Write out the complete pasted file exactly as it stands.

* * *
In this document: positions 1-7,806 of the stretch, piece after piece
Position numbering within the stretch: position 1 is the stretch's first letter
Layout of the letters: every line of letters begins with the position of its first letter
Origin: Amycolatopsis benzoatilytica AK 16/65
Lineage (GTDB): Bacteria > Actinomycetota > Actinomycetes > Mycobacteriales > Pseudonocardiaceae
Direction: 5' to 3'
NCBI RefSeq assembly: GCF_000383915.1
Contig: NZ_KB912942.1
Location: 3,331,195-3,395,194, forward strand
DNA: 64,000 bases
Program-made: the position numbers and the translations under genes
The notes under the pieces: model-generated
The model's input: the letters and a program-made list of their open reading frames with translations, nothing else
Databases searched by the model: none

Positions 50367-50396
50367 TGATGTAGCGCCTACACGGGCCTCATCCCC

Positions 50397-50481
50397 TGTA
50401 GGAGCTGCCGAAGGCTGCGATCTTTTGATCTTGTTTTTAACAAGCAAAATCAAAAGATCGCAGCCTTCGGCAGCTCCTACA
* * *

In this document: positions 1-7,806 of the stretch, piece after piece
Position numbering within the stretch: position 1 is the stretch's first letter
Layout of the letters: every line of letters begins with the position of its first letter
Origin: Amycolatopsis benzoatilytica AK 16/65
Lineage (GTDB): Bacteria > Actinomycetota > Actinomycetes > Mycobacteriales > Pseudonocardiaceae
Direction: 5' to 3'
NCBI RefSeq assembly: GCF_000383915.1
Contig: NZ_KB912942.1
Location: 3,331,195-3,395,194, forward strand
DNA: 64,000 bases
Program-made: the position numbers and the translations under genes
The notes under the pieces: model-generated
The model's input: the letters and a program-made list of their open reading frames with translations, nothing else
Databases searched by the model: none

Positions 50367-50396
50367 TGATGTAGCGCCTACACGGGCCTCATCCCC

Positions 50397-50481
50397 TGTA
50401 GGAGCTGCCGAAGGCTGCGATCTTTTGATCTTGTTTTTAACAAGCAAAATCAAAAGATCGCAGCCTTCGGCAGCTCCTACA